How Trunks for Trunks was born

My passion for elephants began when I was 18. I travelled to Thailand to volunteer at the Gibbon Rehabilitation Project (GRP) in Phuket, Thailand, with my bestie Sarah. Although I’d love to say that I was an usually altruistic teenager, it was all Sarah’s idea and I just went along for the ride, thinking we’d be hanging with cute monkeys and sipping on pina coladas all day. I realised almost instantly that was not the case. GRP are an incredible organisation who are dedicated to rescuing, rehabilitating and re-releasing gibbons into the wild. We were there to WORK. 

Our volunteer days involved cleaning enclosures, construction and doing maintenance on the site, preparing meals and enrichment activities for the gibbons, and visiting local villages to educate communities about GRP. They were long and hot days; a memory that is etched into my brain is lugging buckets of wet cement up a steep mountain on a 40 degree day and thinking to myself, ‘what am I even doing here?’ But I also relished the hard work and knew that the experience would change me for the better. 

And even though it was one of the hardest things I’ve done (my arms have never recovered), it was an experience of a lifetime and it ultimately inspired me to start Trunks for Trunks.

proud of our wall we made underneath a gibbon enclosure

Because during my time in Thailand, I saw elephants in chains carrying tourists on their backs — often up to four people at a time. I saw gibbons dressed in baby clothes with drunk tourists taking selfies. I saw exotic birds in tiny cages with their wings tied up. I don’t know what shocked me more — the conditions these animals were in, or how everyone seemed oblivious to their suffering. A part of me knows that the people who get caught up in animal tourism are probably not meaning to contribute to the cruelty — when a cute animal is thrown into your arms, or you’re given a chance to sit atop the biggest land animal in the world, I know it is hard to resist. But it still hurt to see and I wanted to do more to help these animals. 

So after a few weeks at GRP, Sarah and I made our way up north to the Elephant Nature Park (ENP) in Chiangmai. It was here that I met a beautiful elephant named Jokia. To this day, she is my constant motivation and inspiration. Jokia was put to work in extreme conditions, pulling up trees day after day in an illegal logging industry. Her owners didn’t know she was also pregnant, and one day she went into labor while working. She tried to stop to give birth but her owners ignored this, stabbing her with rusty nails to keep her moving. Jokia eventually had her baby on the side of a cliff and tragically, her baby rolled down the side of the road and passed away. Jokia was so heartbroken and distressed that she couldn’t move. And after so many hits to the eye from her owners, Jokia became permanently blind. The incredible people at the ENP rescued Jokia and she has lived the rest of her life in peace with her new herd.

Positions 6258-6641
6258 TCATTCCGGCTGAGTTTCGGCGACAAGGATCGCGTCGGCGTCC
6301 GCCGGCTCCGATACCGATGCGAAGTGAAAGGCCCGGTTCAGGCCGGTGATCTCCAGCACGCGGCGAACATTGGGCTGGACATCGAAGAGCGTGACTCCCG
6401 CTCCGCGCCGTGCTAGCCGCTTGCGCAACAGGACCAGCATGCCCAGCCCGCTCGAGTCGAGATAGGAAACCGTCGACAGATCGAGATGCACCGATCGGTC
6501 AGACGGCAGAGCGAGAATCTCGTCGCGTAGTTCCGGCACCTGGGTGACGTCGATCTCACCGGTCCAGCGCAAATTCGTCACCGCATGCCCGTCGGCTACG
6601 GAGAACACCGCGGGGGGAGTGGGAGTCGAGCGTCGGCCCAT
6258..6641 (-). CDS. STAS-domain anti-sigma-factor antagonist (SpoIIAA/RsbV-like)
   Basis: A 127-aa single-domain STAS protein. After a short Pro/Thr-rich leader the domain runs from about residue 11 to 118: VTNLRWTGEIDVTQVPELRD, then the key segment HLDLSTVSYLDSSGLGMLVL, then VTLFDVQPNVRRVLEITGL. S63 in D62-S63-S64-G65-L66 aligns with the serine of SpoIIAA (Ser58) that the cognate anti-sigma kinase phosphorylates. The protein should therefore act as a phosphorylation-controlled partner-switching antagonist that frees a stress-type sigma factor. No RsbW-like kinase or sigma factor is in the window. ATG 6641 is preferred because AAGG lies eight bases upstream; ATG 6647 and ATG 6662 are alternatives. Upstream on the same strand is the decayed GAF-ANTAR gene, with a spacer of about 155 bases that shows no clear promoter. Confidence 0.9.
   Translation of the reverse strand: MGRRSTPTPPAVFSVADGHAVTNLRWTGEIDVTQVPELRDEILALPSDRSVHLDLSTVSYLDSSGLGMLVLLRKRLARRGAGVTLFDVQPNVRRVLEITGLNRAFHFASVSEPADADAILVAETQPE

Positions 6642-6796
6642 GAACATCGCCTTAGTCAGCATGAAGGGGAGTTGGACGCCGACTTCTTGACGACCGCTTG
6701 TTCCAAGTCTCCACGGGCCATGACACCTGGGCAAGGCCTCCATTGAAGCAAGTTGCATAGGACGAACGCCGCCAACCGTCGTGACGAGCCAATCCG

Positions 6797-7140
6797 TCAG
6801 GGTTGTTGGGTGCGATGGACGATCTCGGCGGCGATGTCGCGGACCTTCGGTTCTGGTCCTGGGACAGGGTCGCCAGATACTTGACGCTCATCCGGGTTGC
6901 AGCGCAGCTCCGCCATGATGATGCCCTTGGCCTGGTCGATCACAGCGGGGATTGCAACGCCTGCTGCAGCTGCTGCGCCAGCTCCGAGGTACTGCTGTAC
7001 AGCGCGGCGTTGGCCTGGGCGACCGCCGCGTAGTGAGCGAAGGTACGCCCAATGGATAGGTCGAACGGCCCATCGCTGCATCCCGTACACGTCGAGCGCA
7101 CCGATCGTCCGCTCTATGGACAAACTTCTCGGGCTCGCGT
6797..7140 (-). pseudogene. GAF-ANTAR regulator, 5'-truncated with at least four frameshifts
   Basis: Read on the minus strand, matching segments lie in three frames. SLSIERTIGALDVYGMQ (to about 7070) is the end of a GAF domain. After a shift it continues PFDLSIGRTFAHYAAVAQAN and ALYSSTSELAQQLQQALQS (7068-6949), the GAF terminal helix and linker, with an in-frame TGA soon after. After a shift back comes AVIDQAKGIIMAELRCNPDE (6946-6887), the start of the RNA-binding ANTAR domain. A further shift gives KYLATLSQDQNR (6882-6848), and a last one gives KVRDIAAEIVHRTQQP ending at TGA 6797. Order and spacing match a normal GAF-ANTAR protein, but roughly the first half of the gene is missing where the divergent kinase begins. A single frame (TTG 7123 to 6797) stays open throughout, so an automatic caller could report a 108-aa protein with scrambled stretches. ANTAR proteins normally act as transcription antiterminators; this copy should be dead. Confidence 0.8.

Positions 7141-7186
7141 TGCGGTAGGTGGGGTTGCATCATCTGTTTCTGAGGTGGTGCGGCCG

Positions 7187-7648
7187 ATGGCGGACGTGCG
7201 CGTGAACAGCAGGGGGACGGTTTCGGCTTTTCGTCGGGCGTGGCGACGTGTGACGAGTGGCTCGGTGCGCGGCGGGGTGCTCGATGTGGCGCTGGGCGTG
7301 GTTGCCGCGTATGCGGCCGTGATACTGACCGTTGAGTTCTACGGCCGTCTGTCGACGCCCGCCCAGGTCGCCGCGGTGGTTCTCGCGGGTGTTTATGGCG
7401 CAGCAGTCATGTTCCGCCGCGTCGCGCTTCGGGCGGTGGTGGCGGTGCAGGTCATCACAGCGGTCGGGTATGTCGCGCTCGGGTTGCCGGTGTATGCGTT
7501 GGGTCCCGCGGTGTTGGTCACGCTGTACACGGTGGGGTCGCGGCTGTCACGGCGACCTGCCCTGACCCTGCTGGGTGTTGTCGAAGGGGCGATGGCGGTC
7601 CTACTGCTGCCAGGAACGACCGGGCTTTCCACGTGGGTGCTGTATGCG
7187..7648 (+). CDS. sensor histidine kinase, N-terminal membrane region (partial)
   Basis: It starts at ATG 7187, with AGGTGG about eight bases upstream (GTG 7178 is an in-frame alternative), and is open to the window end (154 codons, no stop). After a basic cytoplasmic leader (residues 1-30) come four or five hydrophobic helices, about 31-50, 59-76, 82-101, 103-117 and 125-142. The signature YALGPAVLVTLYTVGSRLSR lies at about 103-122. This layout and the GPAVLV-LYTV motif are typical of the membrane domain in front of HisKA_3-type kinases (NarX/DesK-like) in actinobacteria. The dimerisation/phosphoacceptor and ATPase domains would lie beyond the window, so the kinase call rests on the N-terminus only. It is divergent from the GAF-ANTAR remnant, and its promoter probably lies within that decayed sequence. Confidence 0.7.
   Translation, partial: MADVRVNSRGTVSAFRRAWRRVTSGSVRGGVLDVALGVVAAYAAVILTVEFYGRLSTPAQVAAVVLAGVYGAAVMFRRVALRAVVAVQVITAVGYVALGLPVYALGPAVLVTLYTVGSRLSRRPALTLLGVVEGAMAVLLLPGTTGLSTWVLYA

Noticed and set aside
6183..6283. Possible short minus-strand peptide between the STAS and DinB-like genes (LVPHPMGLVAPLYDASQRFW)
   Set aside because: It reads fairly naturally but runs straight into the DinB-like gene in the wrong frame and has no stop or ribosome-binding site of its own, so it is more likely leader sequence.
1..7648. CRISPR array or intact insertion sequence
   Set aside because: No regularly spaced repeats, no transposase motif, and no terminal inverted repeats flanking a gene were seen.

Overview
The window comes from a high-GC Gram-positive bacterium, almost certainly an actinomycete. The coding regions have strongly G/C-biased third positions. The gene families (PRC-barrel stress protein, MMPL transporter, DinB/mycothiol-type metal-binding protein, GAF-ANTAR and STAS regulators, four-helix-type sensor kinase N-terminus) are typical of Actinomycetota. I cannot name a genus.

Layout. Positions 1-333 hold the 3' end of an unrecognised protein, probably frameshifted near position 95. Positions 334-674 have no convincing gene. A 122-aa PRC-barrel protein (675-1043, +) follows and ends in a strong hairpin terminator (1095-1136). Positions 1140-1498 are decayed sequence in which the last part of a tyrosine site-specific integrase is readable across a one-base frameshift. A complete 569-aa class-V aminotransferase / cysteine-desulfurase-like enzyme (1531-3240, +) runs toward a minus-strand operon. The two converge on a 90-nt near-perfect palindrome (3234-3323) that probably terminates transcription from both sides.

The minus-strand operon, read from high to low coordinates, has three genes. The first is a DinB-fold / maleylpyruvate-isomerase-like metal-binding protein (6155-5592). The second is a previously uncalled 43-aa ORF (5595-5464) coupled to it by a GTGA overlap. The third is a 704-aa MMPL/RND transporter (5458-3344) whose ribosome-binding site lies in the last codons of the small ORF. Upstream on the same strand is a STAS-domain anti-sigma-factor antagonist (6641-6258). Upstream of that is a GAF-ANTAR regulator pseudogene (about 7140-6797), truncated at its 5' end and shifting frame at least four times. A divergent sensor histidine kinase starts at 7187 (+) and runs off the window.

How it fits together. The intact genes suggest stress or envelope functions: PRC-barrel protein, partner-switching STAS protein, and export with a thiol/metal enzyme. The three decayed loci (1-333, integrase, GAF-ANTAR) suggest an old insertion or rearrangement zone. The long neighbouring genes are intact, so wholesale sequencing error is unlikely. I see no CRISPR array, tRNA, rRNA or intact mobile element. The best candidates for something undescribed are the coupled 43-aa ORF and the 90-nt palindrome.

One of the most endearing features of elephants is their resilience. After being removed from horrible circumstances, they can undergo an incredible transformation. At ENP, Jokia met other elephants who were rescued from circuses, the logging industry and elephant riding camps and, along with ENP’s founder Lek and the rest of the staff, they became her family. Once Jokia experienced kindness and love from humans, she transformed into a happy, banana loving elephant for her remaining years. 


Coming home from a trip of a lifetime was exciting, I was inspired and eager to make a difference. It was this motivation that led me to work at RSPCA Victoria and immerse myself in the not-for-profit industry. Within a year, I had already booked a trip back to Thailand with a bunch of mates in tow to show them just how amazing ENP is! My second trip allowed me to stay longer at ENP and learn more and more about elephants and the problems they face. I was fast becoming that annoying person at parties who brings the mood down with grim facts of animal extinction and the evils of the tourism industry (let's be real — I am still that person. But I always try to bring the vibe back up again!). 

During a third trip to ENP in 2015 with my now-husband and more mates, I was determined to soak up everything I could about elephant protection and welfare. I racked my brain as to how I could actually help beyond having my holidays shoveling elephant poo and cutting up watermelon. And in the tuk tuk on the way to the airport, Trunks for Trunks was born.